After a while, the party crosses paths with a Native American (Rod Rondeaux). Fearing that he may be scouting on behalf of an unseen Cayuse war party, Meek and one of the men capture him and drag him back to the camp. Meek predictably suggests that they kill him immediately lest he warn his people but the settlers, by now wary of Meek’s paranoia, decide to use him as a guide. After all… he must come from somewhere and, chances are, he knows where they might be able to find water. His loyalty apparently purchased with an old blanket, the party set the Indian loose and begin to follow him. However, rather than leading them either to water or his village, the Indian simply walks further and further into the wilderness as the settlers begin to suspect that he may be either lost, mad or leading them into an ambush.
Initially, there is a touch of the ‘Magical Negro’ about the Native American as he emerges almost organically from the landscape as his greater knowledge of the local area is held aloft as a possible solution to the party’s problems. Reichardt encourages us to share this view with the settlers by stressing the fact that he neither speaks nor understands English. There are even a number of shots in which he seems to almost disappear into the background and his fondness for carving indecipherable runes on rocks along the way similarly fosters the sense that he is somehow ‘of the land’ in a way that neither Meek nor the settlers could ever hope to be. However, when considered in the wider context of the party’s quest for effective leadership, the Magical Indian reveals himself to anything but magical.
One of the results of America’s genocidal persecution of Native Americans has been a pronounced tendency to over-correct for past prejudice by placing certain elements of Native American culture on a pedestal. This process of cultural canonisation can be glimpsed both in the popularity of Native American spiritual beliefs in so-called New Age circles but also in the use of Native Americans as poster children for the US environmentalist movement. The assumption that Native Americans enjoy a deeper connection to the land than people of other races is due in no small part to the famous “Keep America Beautiful” advertising campaign of the early 1970s in which the Italian-born Iron Eyes Cody tears up as he surveys the white man’s abuse of his homeland. Around the same time as the “Keep America Beautiful” campaign was airing on US TV, a speech attributed to Native American chief Seattle began to make the rounds:
How can you buy or sell the sky? The land? The idea is strange to us…. Every part of this earth is sacred to my people. Every shining pine needle, every sandy shore, every mist in the dark woods, every meadow, every humming insect. All are holy in the memory and experience of my people…. Will you teach your children what we have taught our children? That the earth is our mother? What befalls the earth befalls all the sons of earth. This we know: the earth does not belong to man, man belongs to the earth.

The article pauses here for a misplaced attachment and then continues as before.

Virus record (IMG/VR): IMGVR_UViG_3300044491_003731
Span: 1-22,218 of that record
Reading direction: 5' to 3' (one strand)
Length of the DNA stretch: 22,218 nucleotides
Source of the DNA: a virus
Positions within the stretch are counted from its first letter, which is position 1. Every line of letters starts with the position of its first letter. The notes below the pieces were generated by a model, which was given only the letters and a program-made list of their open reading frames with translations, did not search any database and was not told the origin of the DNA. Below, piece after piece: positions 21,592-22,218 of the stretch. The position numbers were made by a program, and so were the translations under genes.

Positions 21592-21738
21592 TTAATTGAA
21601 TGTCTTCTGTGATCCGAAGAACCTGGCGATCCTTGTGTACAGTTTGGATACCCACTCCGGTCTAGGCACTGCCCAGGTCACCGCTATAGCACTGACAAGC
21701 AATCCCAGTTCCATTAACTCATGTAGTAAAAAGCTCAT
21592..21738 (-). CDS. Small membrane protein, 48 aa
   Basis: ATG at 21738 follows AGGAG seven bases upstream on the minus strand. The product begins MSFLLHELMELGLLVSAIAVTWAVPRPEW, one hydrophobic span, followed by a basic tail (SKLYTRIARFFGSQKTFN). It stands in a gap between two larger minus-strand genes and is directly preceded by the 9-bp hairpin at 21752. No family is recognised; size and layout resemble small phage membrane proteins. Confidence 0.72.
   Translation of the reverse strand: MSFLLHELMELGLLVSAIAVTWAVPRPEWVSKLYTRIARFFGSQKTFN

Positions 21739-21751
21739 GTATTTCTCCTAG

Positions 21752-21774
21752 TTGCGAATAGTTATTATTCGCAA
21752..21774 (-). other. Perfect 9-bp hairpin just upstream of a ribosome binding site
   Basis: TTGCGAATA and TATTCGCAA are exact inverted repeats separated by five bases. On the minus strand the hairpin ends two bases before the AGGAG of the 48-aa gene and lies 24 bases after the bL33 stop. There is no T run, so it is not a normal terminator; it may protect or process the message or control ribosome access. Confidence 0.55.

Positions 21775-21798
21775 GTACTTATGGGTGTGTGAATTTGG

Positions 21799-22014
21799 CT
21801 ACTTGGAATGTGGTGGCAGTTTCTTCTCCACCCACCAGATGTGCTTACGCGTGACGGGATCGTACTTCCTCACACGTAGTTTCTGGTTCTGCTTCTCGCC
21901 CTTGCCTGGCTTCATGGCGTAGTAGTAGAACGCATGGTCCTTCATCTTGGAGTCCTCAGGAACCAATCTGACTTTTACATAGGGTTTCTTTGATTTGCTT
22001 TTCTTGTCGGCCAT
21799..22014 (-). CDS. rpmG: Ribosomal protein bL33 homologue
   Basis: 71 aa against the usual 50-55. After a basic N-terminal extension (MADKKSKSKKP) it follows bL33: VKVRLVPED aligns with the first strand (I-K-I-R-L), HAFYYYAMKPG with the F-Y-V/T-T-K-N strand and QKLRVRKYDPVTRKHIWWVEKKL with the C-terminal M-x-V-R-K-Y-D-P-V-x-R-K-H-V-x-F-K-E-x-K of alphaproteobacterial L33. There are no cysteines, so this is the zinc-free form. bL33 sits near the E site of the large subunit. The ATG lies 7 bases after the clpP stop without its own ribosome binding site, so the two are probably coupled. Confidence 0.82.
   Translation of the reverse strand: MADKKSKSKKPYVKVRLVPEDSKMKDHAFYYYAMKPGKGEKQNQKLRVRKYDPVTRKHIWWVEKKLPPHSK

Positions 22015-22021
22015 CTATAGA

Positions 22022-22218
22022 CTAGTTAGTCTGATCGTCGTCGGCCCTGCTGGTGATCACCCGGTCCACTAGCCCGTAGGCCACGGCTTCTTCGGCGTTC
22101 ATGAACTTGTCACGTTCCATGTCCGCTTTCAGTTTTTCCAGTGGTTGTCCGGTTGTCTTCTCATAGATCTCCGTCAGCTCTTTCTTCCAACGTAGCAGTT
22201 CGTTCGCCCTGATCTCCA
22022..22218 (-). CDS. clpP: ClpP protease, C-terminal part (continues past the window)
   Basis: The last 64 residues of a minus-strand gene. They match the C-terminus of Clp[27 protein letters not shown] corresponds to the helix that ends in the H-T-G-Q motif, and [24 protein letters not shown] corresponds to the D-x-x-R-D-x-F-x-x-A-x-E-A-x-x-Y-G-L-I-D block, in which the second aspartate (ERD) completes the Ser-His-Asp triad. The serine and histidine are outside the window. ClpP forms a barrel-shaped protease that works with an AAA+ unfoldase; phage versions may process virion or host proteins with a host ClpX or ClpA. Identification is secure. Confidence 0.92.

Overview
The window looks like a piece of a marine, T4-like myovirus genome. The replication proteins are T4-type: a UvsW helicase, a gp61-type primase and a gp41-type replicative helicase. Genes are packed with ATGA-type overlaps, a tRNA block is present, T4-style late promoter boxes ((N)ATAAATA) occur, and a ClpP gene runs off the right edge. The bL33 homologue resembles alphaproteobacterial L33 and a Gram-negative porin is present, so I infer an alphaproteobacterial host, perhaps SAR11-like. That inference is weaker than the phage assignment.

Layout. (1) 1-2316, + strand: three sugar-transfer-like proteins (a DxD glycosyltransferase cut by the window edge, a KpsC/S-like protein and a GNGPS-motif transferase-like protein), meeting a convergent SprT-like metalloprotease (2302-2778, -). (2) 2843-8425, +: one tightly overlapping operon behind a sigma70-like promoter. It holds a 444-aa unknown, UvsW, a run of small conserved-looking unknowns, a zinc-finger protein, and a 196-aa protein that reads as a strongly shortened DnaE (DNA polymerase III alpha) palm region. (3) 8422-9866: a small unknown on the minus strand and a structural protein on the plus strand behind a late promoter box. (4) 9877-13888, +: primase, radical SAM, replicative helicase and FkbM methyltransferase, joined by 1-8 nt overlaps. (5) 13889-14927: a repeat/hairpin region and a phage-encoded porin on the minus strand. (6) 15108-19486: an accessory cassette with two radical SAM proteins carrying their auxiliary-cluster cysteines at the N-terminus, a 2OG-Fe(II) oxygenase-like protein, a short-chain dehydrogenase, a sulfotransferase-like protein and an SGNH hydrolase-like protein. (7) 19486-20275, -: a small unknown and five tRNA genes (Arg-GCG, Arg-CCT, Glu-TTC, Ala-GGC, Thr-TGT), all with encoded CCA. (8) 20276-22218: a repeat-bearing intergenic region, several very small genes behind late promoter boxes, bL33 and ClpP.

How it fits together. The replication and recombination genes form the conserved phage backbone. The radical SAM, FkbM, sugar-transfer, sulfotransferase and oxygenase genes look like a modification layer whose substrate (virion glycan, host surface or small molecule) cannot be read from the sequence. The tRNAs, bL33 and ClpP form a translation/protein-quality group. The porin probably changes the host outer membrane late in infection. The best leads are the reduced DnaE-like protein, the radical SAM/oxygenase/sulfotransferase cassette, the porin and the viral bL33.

The problem is that these beautiful words were not devised by Seattle but by an American screenwriter named Ted Perry who had extensively updated a transcription of the speech that has since been revealed to be historically dubious to say the least. However, despite Perry repeatedly trying to set the record straight, the image of the environmental Indian has remained lodged in the American psyche in such a way that, like Reichardt’s settlers, many American environmentalists continue to suggest that America should follow the teachings of its native population. However, the archaeological record suggests that, prior to the white man’s arrival, Native Americans were no more or less environmentally aware than any other racial group suggesting that the Environmental Indian is actually just as much a product of racism as the Magical Negro.
Reichardt’s Indian is placed at the head of the party and is expected to lead but, upon being handed the reigns of command, he reveals himself to be just as lost and aimless as the rest of the party. The point that Reichardt is trying to make is that there is nothing to be gained from trying to follow prophets as all humans are equally lost and equally directionless.
Meek’s Cutoff reveals a history of America based neither in great historical and spiritual journeys, nor in the chaos and destruction of the Old West. For Recihardt, America was forged in small communities dominated by women who lived day to day and somehow muddled through. History lies not in great leadership and conflict but in a cloak of silence punctured only by the sound of people living their lives, feeding their children, and making their bread. Life is not about battle but about survival… history is the fruit of humanity’s capacity to keep death from the door and nothing else.